Reviewing Spengler’s tirade against modern art, I find myself extremely sympathetic, and do indeed share his belief that the old artistic fields (poetry foremost, with painting on it heels) are indeed dead, that they are, as he calls them, “exhausted quarries.” However, new artistic fields have arisen which I think represent a true difference in kind, not just degree. I am thinking here of architecture and movie-making especially. Personally, I’ve always found movie-making the greatest of arts, as it gathers unto it all the others, a Wagnerian orgy of spectacle. Spengler makes it sound like whenever we go to the movie-theaters, all that we will find there will be sequels and remakes– oh, wait… that’s already happening, isn’t it?
Spengler is no less dissatisfied with the state of modern philosophy. “The very possibility of a real philosophy of today and tomorrow is in question,” he writes. One is “dismayed and shamed” by the philosophers of today. “They lack weight,” he declares. “How poor their personalities, how commonplace their political and practical outlook!” They are mere “lecture-room philosophers,” completely out-philosophied by the work of the modern Dramatist.
“I look around in vain for an instance in which a modern philosopher has made a name by even one deep or far-seeing pronouncement on an important question of the day,” Spengler tells us, adding that “whenever I take up a work by a modern thinker, I find myself asking: has he any idea whatever of the actualities of world-politics, world-city problems, capitalism, the future of the state, the relation of technics to the course of civilization, Russia, Science?”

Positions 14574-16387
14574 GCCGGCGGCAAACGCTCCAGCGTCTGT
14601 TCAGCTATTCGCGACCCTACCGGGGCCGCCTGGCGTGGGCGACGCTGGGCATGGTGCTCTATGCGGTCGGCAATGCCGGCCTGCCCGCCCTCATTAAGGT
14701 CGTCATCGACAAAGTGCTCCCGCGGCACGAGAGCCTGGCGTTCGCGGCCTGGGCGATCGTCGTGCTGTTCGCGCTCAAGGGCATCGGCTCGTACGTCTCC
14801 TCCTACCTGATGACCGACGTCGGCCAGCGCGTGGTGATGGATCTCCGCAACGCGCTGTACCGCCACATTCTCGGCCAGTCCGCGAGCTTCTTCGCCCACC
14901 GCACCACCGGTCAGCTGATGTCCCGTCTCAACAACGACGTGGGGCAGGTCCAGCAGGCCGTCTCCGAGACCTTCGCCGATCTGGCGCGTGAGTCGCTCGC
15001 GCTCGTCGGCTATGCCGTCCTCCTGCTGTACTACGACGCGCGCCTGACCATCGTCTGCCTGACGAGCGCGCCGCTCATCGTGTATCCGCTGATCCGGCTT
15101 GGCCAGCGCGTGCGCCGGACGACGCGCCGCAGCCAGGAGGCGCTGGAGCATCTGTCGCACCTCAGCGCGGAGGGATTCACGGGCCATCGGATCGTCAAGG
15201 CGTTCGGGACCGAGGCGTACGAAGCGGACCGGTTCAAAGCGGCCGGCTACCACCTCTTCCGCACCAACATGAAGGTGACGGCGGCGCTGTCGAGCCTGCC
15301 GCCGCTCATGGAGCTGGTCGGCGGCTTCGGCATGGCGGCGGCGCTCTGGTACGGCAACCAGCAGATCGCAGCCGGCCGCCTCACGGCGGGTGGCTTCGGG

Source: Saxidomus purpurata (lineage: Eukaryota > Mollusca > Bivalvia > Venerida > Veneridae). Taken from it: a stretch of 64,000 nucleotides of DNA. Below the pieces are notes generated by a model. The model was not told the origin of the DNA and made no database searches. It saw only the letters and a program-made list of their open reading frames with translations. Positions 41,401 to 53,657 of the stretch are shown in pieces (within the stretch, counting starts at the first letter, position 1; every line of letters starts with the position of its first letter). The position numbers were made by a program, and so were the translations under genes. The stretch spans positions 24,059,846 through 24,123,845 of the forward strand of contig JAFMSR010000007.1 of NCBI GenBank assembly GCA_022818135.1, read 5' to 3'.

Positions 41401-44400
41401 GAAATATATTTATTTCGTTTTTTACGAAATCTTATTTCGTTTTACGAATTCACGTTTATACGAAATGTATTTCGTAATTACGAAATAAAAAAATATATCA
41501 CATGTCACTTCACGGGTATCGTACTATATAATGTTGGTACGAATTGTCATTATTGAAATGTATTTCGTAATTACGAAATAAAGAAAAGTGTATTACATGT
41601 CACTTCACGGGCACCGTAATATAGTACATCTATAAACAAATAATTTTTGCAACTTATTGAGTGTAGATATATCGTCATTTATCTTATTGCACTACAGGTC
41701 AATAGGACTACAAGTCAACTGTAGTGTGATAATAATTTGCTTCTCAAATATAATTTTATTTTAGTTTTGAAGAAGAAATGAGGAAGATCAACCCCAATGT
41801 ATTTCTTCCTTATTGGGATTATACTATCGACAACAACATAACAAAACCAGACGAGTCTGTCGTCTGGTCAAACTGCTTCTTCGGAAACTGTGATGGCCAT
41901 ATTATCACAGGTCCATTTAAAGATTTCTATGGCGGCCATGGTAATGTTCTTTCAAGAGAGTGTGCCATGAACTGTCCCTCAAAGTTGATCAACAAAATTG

The modern “philosopher” strikes Spengler as being, shall we say, under-engaged with the real world, segregated from the real producers and defenders, and basically inconsequential in terms of helping the rest of us to deal with the true problems of the day-to-day. They are, all in all, such a worthless and incompetent bunch that “the mere idea of calling upon one of them to prove his intellectual eminence in government, diplomacy, large-scale organization, or direction of any big colonial, commercial, or transport concern is enough to evoke our pity.” Similar to his feelings concerning the supposedly wasted efforts in the world of Art, Spengler contends that “many an inventor, many a diplomat, many a financier is a sounder philosopher than all those who practice the dull craft of experimental psychology.”